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or the equipment," she continued, ticking off his deficiencies on her fingers. "You can poke around like a pack of aborigines playing around with a Starfury, and maybe you'll find something useful by sheer accident, and maybe you'll push the wrong button and blow yourself up."

The thought had indeed occurred to Sheridan, as well. But it didn't suit the requirements of the moment to appear less than sanguine about the current situation. Instead he said with a remarkably jaunty air, "I know. Exciting, isn't it?"

Trent leaned back in her chair. If she'd had a cigarette between her fingers, she'd have taken a long drag of it about then, as she came to the slow but inevitable realization that she was not engaged in a conversation. Instead, this was clearly a negotiation. "All right," she sighed, giving in to the inevitable. "What do you want?"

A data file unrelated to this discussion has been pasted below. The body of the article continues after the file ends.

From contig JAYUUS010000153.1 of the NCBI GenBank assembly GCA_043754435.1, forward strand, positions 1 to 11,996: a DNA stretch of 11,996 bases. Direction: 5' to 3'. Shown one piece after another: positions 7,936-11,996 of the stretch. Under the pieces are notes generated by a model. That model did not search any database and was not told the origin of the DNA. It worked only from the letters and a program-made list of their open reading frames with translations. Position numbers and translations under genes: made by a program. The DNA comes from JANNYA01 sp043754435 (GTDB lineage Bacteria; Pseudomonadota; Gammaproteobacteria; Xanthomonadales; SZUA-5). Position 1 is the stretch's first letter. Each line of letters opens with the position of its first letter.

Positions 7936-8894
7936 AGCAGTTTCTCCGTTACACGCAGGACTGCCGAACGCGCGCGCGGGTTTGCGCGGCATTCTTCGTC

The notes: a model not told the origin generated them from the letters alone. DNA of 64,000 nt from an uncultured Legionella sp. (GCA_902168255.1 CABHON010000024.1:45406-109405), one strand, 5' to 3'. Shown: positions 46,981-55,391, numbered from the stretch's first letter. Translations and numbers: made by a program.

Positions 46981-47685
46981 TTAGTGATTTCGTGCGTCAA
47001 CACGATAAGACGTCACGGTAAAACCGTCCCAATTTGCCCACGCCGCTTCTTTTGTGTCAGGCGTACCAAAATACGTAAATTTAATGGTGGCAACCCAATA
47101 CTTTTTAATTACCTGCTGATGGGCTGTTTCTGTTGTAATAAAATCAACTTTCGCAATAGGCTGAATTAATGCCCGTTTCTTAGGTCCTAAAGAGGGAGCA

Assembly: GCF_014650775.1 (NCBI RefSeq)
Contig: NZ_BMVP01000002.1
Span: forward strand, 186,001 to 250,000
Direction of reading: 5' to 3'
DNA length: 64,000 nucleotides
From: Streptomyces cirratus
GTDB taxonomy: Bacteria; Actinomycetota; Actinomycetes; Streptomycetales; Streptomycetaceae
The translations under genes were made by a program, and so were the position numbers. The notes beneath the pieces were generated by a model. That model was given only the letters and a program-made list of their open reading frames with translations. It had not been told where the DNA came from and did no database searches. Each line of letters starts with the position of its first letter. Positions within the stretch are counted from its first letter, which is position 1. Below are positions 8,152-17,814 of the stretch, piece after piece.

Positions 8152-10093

The conversation finally shifted over into a realm in which Sheridan was far more comfortable. "First, some information. Why aren't you or your people afraid of retribution for breaking the embargo?"

She shrugged, as if surprised she had to explain what was, to her, painfully obvious, as if every sentient being should be aware of the infinite superiority of her position over those of mere mortals. "IPX is a multiplanetary corporation. We have agreements with over half a dozen alien governments allowing us to move across their borders without restriction. We can explore any world provided that we guarantee access to whatever we find. There's politics and there's business. This," she said with a smile, "is business. Your problems have nothing to do with us."

"You can come and go as you want."

She nodded. "That's correct."

It was a satisfactory enough answer. He would have preferred something a bit more colorful, such
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